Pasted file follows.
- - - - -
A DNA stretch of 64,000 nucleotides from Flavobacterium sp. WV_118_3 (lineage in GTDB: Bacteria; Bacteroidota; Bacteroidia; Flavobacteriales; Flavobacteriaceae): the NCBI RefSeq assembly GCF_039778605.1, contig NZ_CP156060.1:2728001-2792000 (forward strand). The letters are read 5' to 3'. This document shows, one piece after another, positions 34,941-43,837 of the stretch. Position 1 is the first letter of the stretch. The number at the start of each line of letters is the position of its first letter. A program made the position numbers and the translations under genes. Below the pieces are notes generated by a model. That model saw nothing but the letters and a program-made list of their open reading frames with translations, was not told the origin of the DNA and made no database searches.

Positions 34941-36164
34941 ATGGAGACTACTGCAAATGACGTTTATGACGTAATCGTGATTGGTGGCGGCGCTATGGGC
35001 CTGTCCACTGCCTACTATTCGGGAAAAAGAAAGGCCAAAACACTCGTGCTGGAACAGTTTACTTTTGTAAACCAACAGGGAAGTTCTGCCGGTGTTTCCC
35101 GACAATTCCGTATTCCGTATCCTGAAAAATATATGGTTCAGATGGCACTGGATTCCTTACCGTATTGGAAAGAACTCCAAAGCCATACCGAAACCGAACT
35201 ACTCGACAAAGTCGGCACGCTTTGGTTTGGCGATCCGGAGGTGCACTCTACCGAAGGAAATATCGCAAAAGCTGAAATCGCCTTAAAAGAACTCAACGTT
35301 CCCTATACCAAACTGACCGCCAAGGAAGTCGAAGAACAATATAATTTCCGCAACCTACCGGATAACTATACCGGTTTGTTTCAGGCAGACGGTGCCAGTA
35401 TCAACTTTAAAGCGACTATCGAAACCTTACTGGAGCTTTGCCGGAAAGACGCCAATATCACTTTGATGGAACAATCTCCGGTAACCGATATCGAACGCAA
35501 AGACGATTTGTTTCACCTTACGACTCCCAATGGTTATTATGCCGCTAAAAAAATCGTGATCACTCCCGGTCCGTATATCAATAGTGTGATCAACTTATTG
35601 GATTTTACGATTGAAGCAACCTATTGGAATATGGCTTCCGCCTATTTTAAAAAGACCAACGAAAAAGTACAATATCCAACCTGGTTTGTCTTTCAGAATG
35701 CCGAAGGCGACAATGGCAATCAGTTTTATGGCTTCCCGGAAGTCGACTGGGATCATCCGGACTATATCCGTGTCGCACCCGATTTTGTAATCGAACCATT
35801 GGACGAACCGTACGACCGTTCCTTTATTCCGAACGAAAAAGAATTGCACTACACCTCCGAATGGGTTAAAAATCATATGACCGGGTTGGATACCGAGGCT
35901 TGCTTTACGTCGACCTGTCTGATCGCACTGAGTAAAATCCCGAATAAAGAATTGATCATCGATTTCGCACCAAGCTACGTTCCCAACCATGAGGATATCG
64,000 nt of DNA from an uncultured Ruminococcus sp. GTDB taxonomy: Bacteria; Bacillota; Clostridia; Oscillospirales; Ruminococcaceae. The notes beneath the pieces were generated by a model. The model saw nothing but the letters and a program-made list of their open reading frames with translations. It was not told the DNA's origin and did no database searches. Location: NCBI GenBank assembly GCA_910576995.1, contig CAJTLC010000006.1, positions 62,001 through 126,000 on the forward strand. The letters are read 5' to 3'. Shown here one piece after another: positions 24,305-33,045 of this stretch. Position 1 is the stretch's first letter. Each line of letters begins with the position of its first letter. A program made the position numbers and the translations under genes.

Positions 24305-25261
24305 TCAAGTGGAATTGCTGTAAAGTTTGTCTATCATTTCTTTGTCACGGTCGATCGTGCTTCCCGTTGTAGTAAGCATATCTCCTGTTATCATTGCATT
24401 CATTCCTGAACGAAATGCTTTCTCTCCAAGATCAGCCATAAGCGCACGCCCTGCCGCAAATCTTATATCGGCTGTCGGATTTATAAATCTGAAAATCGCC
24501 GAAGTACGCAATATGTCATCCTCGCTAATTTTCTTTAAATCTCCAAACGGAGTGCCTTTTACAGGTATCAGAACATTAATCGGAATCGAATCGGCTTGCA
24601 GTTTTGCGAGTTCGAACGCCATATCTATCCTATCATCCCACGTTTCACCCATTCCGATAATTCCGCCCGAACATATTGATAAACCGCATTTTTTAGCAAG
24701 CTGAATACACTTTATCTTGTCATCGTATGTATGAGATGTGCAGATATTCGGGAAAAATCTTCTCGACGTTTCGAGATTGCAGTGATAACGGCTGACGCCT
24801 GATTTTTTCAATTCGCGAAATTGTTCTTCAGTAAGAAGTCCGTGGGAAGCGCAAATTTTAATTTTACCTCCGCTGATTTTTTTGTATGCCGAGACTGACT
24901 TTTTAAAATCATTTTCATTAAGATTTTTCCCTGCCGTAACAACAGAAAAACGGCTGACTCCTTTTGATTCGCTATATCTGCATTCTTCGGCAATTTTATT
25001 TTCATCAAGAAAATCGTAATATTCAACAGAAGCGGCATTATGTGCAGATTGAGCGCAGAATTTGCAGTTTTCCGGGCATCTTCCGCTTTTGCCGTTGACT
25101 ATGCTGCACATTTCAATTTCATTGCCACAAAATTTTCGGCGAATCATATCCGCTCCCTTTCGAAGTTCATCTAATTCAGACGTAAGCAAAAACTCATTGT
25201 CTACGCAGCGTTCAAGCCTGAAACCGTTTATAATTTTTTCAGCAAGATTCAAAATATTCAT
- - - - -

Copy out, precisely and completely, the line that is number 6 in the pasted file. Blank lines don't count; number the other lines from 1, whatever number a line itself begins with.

35201 ACTCGACAAAGTCGGCACGCTTTGGTTTGGCGATCCGGAGGTGCACTCTACCGAAGGAAATATCGCAAAAGCTGAAATCGCCTTAAAAGAACTCAACGTT